rusqlite VS Cargo

Compare rusqlite vs Cargo and see what are their differences.

rusqlite

Ergonomic bindings to SQLite for Rust (by rusqlite)

Cargo

The Rust package manager (by rust-lang)
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rusqlite Cargo
13 192
1,889 9,688
4.2% 3.9%
7.9 9.9
5 days ago 1 day ago
Rust Rust
MIT License Apache License 2.0
The number of mentions indicates the total number of mentions that we've tracked plus the number of user suggested alternatives.
Stars - the number of stars that a project has on GitHub. Growth - month over month growth in stars.
Activity is a relative number indicating how actively a project is being developed. Recent commits have higher weight than older ones.
For example, an activity of 9.0 indicates that a project is amongst the top 10% of the most actively developed projects that we are tracking.

rusqlite

Posts with mentions or reviews of rusqlite. We have used some of these posts to build our list of alternatives and similar projects. The last one was on 2022-07-19.

Cargo

Posts with mentions or reviews of Cargo. We have used some of these posts to build our list of alternatives and similar projects. The last one was on 2023-01-26.
  • Next Rust Compiler
    6 projects | news.ycombinator.com | 26 Jan 2023
    > It defaulted to the fully backwards compatible version (vs 2021)

    Cargo defaults to the 2021 edition, and has ever since it was stabilized: https://github.com/rust-lang/cargo/pull/9800

    Either you accidentally installed a version of cargo from before the 2021 edition was stabilized, or you ran "cargo new --edition ", or you started by cloning an out of date project of some sort, in which case it's not really an issue with "defaults".

  • One Crate a Day: has-flag
    5 projects | dev.to | 24 Jan 2023
    Cargo, which is the out-of-the-box tool for running tests, installing packages/dependencies, and more, has conventions for building libraries versus binaries.
  • Rust 2030 Christmas list: Subcrate dependencies
    6 projects | reddit.com/r/rust | 24 Jan 2023
    Between workspace inheritance and tools like cargo-release, this has become trivial for me. If people don't want to use a third-party tool, we can always be working on improving cargo further, like publishing more than one crate at a time or merging support for modifying versions.
  • Security advisory for Cargo (CVE-2022-46176)
    4 projects | reddit.com/r/rust | 10 Jan 2023
    It looks like this might be the commit that fixes the vulnerability: https://github.com/rust-lang/cargo/commit/c9bff1ec6d147e0254ecfcafe6325ef1643edb6d
    4 projects | reddit.com/r/rust | 10 Jan 2023
    On other OSs than Linux, the situation is different, e.g. there was a crates.io outage for windows because OCSP servers weren't responding.
  • rustup が "error: linker `cc` not found" で失敗 - Alpine Linux 3.17 (Rust 1.66)
    3 projects | dev.to | 8 Jan 2023
  • Fix rustup failed with "error: linker `cc` not found" on Alpine Linux 3.17 (Rust 1.66)
    4 projects | dev.to | 8 Jan 2023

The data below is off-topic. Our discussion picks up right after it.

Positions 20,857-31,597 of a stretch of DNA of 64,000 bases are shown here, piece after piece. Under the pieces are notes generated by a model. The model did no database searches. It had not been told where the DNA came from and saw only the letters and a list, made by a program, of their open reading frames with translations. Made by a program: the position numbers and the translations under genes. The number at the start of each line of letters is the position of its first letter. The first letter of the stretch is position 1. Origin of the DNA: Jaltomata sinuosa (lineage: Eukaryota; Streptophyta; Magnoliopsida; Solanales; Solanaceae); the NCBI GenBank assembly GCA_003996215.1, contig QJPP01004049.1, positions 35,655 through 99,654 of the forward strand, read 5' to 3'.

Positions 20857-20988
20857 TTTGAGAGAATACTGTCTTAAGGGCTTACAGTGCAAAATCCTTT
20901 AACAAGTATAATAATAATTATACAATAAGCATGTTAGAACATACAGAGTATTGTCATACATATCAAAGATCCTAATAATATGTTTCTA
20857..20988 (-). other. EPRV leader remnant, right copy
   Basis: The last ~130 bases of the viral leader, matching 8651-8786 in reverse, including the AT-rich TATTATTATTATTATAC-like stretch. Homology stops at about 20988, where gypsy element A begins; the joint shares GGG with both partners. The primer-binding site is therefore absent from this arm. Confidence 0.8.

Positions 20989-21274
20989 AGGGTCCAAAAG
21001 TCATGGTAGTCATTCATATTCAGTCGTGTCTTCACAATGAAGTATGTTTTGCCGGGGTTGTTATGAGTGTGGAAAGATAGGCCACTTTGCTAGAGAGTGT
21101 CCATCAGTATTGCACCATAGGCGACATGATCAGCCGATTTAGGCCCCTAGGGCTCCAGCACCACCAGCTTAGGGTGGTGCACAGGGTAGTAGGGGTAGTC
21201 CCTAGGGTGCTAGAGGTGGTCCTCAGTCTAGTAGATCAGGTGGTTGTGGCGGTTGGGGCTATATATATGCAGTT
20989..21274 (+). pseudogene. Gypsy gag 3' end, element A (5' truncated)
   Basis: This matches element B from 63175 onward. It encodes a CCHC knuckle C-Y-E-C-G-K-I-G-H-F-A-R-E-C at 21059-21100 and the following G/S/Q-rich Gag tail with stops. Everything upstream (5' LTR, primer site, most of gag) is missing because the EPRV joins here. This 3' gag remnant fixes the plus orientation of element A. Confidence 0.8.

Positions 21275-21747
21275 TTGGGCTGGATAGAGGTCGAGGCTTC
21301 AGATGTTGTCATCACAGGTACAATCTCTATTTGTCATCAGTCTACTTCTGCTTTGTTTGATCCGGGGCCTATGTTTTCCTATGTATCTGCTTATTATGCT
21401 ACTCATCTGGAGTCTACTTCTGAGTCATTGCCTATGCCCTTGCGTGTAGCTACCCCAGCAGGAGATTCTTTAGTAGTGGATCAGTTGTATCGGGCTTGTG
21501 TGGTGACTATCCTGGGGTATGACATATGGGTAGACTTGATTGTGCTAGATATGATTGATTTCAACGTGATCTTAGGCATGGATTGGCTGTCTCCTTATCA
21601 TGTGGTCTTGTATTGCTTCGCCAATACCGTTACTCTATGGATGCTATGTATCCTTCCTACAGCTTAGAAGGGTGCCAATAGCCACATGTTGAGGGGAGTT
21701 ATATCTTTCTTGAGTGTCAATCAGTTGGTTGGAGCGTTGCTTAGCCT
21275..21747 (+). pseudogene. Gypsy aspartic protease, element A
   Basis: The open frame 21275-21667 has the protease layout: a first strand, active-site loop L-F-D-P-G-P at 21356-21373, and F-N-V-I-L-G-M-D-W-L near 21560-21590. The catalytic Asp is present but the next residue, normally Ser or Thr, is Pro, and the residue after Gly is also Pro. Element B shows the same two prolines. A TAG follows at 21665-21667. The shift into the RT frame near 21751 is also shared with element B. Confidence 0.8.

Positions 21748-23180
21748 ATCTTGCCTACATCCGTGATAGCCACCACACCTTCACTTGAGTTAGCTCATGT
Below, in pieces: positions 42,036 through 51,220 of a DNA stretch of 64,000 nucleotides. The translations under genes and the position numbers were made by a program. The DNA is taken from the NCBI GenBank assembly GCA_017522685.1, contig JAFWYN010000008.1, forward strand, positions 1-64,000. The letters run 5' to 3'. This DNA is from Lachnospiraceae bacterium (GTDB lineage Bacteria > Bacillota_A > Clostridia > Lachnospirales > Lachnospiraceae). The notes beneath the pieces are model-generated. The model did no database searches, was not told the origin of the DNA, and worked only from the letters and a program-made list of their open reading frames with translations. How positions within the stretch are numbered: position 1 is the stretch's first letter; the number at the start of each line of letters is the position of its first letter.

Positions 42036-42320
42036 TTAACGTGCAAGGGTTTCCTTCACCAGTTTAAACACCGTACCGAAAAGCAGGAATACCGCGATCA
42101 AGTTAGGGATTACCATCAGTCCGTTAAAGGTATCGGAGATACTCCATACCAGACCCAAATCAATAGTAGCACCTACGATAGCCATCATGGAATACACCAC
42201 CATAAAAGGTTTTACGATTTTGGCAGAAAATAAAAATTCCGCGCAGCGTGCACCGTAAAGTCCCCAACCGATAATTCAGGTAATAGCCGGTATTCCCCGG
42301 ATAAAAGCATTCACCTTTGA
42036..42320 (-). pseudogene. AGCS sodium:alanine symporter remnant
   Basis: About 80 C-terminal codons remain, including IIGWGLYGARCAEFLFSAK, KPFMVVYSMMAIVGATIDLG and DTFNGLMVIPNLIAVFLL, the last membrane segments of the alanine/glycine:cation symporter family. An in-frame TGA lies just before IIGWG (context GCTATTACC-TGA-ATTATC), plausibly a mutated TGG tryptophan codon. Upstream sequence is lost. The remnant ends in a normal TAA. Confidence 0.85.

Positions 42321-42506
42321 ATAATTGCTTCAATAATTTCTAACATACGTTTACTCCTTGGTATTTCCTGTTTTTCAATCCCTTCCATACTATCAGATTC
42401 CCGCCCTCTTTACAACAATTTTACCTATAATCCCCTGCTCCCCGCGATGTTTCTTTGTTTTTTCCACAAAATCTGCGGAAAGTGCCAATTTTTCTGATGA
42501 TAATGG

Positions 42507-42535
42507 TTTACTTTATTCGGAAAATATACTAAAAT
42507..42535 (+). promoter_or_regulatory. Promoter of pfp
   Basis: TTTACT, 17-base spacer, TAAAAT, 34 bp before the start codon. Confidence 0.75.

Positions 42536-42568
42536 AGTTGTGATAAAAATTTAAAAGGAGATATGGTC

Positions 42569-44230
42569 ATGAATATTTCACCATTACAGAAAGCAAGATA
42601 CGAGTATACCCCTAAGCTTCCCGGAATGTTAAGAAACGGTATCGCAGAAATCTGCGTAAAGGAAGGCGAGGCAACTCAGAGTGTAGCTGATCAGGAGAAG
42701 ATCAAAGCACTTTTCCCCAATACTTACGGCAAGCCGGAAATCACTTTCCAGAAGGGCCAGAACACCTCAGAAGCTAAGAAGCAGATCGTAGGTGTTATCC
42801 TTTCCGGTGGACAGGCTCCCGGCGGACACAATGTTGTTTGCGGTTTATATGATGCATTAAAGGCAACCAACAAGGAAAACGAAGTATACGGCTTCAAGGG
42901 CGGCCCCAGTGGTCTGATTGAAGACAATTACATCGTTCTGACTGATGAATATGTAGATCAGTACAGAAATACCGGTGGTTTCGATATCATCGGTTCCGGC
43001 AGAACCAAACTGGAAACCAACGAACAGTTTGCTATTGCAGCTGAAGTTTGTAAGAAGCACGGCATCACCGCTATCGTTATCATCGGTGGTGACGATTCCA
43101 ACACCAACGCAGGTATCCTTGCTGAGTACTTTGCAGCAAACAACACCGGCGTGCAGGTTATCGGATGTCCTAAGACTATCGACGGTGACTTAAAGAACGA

Well, on the way, I met the error below when testing a cargo project:
  • Rust on Arch Linux: 始め方
    3 projects | dev.to | 6 Jan 2023
  • Rust on Arch Linux: Getting started
    5 projects | dev.to | 6 Jan 2023
    Rust has a lot of features such as functional programming paradigm and zero cost abstractions (!). As to speed and safety, it doesn't have GC, garbage collection, so it runs with much smaller memory and cleanly. As to productivity, it has the nice package manager called cargo and also a tool chain called rustup.
  • Welcome to Comprehensive Rust
    10 projects | news.ycombinator.com | 22 Dec 2022
    Macro expansion is slow, but only noticeably in the specific situation of a) third-party proc macros, b) a debug build, and c) a few thousand invocations of said proc macros. This is because debug builds compile proc macros in debug mode too, so while the macro itself compiles quickly (because it's a debug build), it ends up running slowly (because it's a debug build).

    I know this from observing this on a mostly auto-generated crate that had a couple of thousand types with `#[derive(serde::)]` on each. [1]

    This doesn't affect most users, because first-party macros like `#[derive(Debug)]` etc are not slow because they're part of rustc and are thus optimized regardless of the profile, and even with third-party macros it is unlikely that they have thousands of invocations. Even if it is* a problem, users can opt in to compiling just the proc macros in release mode. [2]

    [1]: https://github.com/Arnavion/k8s-openapi/issues/4

    [2]: https://github.com/rust-lang/cargo/issues/5622

What are some alternatives?

When comparing rusqlite and Cargo you can also consider the following projects:

SQLite - Interface to SQLite

rust-sqlite3 - Rustic bindings for sqlite3

wasm-sqlite - [Experimental] SQLite compiled to WASM with pluggable page storage.

RustCMake - An example project showing usage of CMake with Rust

Clippy - A bunch of lints to catch common mistakes and improve your Rust code. Book: https://doc.rust-lang.org/clippy/

r2d2 - A generic connection pool for Rust

rustsqlite

opencv-rust - Rust bindings for OpenCV 3 & 4

cargo-check

RustScan - 🤖 The Modern Port Scanner 🤖

crates.io - The Rust package registry

cargo-outdated - A cargo subcommand for displaying when Rust dependencies are out of date